Years ago a study was conducted by the Institute for Child Behavior Research. Bernard Rimland, the institute’s director, asked each person involved in the study to list the ten people they knew best and then to label them as happy or unhappy. Next, they were told to go through the same list of people and label them as selfish or unselfish. Amazingly, Rimland found that every single person who was labeled “happy” was also labeled “unselfish.” He wrote that those “whose activities are devoted to bringing themselves happiness…are far less likely to be happy than those whose efforts are devoted to making others happy” (Rimland, Bernard. The Altruism Paradox. Psychological Reports 51, 1982: p. 521-2).
Many people spend their entire lives in an unending pursuit of happiness. In reality, happiness isn’t some mysterious secret. In some ways it’s sad that a study had to be done in order to teach us where happiness comes from. All this study really did, however, was confirm what God already told us about happiness. Consider the following Scriptures.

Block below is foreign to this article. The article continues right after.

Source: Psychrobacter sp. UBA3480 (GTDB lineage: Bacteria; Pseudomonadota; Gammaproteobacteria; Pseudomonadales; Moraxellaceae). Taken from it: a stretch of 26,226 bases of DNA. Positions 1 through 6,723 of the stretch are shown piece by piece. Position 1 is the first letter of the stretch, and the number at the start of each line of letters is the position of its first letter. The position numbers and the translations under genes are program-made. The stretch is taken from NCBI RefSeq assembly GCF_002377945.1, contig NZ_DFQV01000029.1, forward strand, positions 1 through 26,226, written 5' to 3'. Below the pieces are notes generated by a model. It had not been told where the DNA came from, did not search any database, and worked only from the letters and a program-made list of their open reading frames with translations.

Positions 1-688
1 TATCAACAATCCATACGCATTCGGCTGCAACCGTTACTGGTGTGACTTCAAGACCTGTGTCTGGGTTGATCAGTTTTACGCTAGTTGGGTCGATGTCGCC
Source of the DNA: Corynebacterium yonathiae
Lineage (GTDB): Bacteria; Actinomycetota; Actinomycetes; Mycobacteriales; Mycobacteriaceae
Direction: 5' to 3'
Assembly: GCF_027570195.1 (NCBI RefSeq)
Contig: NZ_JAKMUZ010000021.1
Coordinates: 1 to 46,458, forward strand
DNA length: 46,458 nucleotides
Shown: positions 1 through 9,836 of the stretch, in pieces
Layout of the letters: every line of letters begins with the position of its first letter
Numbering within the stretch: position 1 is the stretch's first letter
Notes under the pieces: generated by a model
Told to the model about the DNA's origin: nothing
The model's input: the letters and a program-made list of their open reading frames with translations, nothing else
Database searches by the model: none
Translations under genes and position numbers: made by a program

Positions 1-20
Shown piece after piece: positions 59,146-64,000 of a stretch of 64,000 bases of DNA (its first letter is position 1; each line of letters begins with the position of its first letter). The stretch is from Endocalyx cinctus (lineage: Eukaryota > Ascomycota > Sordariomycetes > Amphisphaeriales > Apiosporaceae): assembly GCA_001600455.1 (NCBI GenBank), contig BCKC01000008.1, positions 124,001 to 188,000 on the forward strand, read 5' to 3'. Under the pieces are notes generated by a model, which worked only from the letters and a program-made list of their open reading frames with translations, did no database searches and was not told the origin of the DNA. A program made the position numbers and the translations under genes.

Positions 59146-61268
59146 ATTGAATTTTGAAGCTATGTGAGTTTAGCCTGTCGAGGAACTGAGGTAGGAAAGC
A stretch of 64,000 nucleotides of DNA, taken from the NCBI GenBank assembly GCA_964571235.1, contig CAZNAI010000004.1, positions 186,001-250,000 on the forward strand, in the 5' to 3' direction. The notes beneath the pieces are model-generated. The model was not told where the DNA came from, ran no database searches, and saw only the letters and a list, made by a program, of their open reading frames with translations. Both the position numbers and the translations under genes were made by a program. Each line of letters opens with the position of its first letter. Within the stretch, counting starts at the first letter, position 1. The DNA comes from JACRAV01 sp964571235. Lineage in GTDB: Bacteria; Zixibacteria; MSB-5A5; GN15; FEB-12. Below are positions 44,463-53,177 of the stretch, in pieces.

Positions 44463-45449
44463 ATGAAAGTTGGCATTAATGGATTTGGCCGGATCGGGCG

- “Do nothing from selfishness or empty conceit, but with humility of mind regard one another as more important than yourselves; do not merely look out for your own personal interests, but also for the interests of others (Philippians 2:3-4).
- “In everything, therefore, treat people the same way you want them to treat you…” (Matthew 7:12).
- “…It is more blessed to give than to receive” (Acts 20:35).
- “But the greatest among you shall be your servant” (Matthew 23:11).
Both the study and the Bible confirm it, happiness and unselfishness go together. Happiness will come through being loving, being servants, and being selfless. If we want to be happy, then the secret is to stop thinking about our own happiness and start working to make others happy.